The exception was the Retired Detroit Police and Fire Fighters Association, whose president Don Taylor told MCFN the organization is mainly social, no longer engages in political advocacy and declined to answer questions. Their website still offers a link to donate to their PAC and the organization disclosed it spent $36,000 on outside lobbyists in a 2018 filing with the Internal Revenue Service.
For the most part, police unions have contributed to officials with the most direct control over their department’s funding and working conditions.
The largest contributor in state politics is the union representing Michigan State Police (MSP) troopers, which spent nearly $500,000 in donations since 2010. Among elected officials in state government now, they’ve given approximately $107,000 to Democrats and $173,000 to Republicans.
MSP’s budget has increased by 34% since 2005 to $763 million the last fiscal year, according to the House Fiscal Agency. It’s about 1% of the state’s total budget. While the overall number of police in the state has declined 8% from 2008 to 2017, the ranks of the MSP have increased, though this is against a background of declining city budgets which largely fund local departments.
Here you can view a spreadsheet of the police union contributions compiled by MCFN. Entries with candidate names have been combined with their associated leadership PACs when available, while committees names in all caps are as they appear in campaign finance filing data.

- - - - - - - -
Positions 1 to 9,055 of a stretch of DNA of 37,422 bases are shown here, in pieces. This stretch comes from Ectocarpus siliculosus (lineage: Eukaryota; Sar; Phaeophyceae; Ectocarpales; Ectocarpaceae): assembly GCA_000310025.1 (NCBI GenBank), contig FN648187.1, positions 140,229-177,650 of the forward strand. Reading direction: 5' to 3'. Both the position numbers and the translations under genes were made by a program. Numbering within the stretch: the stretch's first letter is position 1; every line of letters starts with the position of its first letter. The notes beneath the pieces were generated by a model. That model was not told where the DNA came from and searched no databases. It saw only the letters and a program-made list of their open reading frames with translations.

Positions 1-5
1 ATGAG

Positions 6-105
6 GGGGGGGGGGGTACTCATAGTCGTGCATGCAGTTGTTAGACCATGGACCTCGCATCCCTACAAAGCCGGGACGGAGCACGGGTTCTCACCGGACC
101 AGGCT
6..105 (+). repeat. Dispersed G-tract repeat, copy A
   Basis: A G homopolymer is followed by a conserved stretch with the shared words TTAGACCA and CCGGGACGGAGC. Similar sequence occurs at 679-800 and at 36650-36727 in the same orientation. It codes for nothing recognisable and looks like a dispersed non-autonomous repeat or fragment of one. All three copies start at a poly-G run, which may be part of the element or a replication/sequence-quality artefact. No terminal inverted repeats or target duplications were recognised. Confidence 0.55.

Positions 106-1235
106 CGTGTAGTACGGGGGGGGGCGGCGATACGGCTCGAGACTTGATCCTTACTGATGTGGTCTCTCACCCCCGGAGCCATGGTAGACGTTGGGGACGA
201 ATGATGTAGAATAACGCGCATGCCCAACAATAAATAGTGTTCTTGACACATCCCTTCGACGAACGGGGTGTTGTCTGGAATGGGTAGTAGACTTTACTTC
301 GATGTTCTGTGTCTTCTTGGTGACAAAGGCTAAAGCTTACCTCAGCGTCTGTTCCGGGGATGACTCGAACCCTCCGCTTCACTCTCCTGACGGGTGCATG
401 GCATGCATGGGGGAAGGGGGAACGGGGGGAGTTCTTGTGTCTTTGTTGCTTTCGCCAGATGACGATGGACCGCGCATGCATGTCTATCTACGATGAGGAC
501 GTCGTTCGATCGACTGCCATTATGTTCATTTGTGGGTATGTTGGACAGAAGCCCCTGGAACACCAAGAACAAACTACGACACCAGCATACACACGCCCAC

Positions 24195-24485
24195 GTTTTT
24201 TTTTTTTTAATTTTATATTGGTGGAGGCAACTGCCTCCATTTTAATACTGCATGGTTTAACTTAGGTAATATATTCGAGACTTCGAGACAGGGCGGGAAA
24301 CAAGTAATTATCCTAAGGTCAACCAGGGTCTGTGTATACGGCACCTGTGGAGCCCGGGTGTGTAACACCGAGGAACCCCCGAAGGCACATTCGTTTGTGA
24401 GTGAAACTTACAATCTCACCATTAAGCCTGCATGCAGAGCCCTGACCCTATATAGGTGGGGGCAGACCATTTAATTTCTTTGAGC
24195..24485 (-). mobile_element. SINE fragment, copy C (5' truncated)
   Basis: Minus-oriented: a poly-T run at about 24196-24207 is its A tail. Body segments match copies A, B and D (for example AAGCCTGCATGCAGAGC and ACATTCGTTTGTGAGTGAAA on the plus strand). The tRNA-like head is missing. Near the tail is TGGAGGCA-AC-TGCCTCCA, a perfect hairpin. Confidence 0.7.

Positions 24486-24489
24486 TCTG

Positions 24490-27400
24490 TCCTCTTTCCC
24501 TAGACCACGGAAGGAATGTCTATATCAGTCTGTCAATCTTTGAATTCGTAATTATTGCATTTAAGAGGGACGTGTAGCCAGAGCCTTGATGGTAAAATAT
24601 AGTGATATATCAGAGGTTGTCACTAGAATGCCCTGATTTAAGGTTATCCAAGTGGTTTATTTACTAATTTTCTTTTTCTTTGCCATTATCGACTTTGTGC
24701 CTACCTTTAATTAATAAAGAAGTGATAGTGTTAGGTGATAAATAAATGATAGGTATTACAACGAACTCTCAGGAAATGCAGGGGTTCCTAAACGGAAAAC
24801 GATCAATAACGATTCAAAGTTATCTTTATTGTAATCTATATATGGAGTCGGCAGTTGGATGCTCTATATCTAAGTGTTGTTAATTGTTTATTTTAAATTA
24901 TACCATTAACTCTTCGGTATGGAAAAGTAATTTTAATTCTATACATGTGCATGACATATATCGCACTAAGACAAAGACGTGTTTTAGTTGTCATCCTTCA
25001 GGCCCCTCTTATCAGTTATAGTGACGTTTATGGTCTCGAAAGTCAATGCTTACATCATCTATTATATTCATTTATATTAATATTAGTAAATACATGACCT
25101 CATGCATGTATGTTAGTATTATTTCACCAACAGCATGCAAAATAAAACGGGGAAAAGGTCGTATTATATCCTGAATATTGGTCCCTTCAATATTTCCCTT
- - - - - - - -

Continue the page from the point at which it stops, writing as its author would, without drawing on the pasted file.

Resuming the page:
A Force in Local Politics, Diminished
Recent reporting on police unions has underscored their ability to exert influence in local politics, often at the bargaining table and at times in elections. Michigan’s largest cities are no exception.
Municipalities often rely on local millages — increases in property tax revenue — to help fund their police departments. MCFN identified only about $3,000 disclosed by police unions in the last decade specifically earmarked to weigh in on local ballot proposals.
Since 2000, the Detroit Police Officers Association (DPOA) has contributed more than $340,000 to candidates inside the city running for all levels of government and nearly $500,000 statewide. Only a little more than a fifth of that money was spent in the past 10 years.